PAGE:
AUSTIN (KXAN) – Bluebonnet season is fast approaching. The state flower of Texas typically begins blooming in large swaths toward the end of March and continues through mid to late April.

With the major February ice storm impacting vegetation, especially our trees, and our current state of drought worsening, we wanted to learn what impacts these variables will play on the upcoming bluebonnet blossom season.

Meteorologist Sean Kelly spoke with Amelia Wolf, an integrative biology assistant professor at the University of Texas-Austin. She studies plants and conducts research at the Brackenridge Field Lab. Read the interview below to learn more.

‘The bluebonnets will be just fine’

Sean Kelly, KXAN News: “A lot of people in Texas, including myself, love bluebonnets. Love how scenic they are and beautiful. We want to know about the freeze that we had. Do you think that has any impact on them? How many will blossom and be produced? Did the ice storm negatively impact them?”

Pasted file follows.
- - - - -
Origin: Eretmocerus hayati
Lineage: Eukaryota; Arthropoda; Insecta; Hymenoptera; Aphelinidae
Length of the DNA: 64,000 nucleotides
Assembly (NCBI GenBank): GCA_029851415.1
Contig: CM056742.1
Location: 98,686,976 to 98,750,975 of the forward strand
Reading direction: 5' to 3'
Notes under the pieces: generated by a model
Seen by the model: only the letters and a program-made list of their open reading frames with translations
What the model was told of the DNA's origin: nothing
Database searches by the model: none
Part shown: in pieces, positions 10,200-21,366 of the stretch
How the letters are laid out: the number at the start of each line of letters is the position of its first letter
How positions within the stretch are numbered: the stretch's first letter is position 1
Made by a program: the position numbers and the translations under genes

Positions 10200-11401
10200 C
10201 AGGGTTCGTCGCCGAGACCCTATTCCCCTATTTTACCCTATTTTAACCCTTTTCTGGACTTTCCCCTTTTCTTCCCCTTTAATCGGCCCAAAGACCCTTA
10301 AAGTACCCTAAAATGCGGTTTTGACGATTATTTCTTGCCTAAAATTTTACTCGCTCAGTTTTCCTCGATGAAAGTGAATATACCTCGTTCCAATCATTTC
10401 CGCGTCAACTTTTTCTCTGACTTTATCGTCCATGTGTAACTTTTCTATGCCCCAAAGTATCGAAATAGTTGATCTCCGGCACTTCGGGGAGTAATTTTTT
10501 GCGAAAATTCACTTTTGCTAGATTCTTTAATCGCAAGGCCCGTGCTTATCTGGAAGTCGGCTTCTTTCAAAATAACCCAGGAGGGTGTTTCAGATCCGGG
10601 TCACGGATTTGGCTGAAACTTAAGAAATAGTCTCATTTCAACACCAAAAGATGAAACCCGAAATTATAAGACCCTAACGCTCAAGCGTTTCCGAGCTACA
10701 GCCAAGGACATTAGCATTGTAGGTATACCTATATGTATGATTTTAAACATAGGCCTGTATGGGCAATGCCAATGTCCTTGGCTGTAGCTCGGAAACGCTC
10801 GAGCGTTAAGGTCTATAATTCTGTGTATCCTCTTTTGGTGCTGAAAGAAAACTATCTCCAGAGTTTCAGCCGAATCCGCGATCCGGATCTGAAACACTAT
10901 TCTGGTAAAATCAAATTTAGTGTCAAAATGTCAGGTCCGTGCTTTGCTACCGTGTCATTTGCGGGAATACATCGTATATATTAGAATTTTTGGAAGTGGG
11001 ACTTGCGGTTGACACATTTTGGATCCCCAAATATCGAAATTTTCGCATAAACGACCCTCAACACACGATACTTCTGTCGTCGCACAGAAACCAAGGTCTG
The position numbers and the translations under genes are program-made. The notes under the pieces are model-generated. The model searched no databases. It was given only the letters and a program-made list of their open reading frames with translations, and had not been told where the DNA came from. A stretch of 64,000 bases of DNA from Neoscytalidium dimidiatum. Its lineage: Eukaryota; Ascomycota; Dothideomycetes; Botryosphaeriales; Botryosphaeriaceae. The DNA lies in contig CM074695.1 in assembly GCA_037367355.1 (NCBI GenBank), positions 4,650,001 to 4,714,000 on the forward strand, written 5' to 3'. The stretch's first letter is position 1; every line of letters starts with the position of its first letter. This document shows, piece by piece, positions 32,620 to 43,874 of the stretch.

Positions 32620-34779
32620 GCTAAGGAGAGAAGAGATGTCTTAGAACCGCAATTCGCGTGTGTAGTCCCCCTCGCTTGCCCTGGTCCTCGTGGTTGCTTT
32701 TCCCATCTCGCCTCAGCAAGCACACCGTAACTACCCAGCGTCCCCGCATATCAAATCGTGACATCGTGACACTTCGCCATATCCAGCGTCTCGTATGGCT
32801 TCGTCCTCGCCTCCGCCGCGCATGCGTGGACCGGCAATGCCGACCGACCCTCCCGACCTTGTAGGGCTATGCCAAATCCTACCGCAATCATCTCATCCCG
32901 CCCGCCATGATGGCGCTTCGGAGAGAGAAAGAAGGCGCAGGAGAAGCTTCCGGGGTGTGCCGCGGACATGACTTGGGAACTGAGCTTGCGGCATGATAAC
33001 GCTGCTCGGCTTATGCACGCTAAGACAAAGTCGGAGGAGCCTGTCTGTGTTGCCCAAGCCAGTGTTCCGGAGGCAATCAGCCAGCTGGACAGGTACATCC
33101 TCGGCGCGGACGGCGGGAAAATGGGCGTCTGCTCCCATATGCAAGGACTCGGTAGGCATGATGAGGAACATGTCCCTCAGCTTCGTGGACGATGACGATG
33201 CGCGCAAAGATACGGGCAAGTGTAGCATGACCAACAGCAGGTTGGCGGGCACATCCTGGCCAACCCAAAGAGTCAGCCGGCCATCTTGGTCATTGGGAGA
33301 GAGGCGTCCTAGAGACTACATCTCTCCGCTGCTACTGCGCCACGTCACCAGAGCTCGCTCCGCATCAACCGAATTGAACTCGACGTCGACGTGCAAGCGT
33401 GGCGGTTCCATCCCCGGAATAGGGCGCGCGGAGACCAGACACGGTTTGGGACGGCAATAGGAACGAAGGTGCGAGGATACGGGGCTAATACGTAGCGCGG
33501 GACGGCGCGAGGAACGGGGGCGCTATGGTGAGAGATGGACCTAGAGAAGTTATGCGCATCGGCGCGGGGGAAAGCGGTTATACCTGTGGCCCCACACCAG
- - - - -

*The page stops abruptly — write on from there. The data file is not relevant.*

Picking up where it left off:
Wolf, UT-Austin professor: “The good news is that I think the bluebonnets will be just fine. Back in 2021, when we had the ‘snowpocalypse’, the bluebonnets were just fine. The native plants around here really are well adapted to being able to deal with these cold snaps that come by every once in a while. Most of the flowers that we see come up in the spring actually germinate in the fall. So they’re really used to coming up when it’s cold, dealing with the occasional freeze.”

Kelly: “Does that have anything to do with it being kind of insulated at all during the cold months?”

Wolf: “Going back to that 2021 ‘snowpocalypse’. I think a lot of the plants… did experience a lot of insulation from that snow layer. I’m actually from Wisconsin originally. I am well acquainted with that insulation that snow can provide. The ice was a bit thinner. I’m not sure honestly, whether that provided much insulation, but it wasn’t as cold. That’s the other thing, the cold snap that came through just recently wasn’t too cold, we were kind of hovering in that what, like 30° to 33° range for three days. So it’s not that cold for these plants.”

Kelly: “Would you say that the significant drought that we’re in across the area will have an impact on what blossoms this year?”

Wolf: “It may. I think we’ll get a pretty good bloom this year. We are seeing tons of bluebonnets little baby bluebonnets germinating, so I think we’ll have a pretty good complement of bluebonnets.”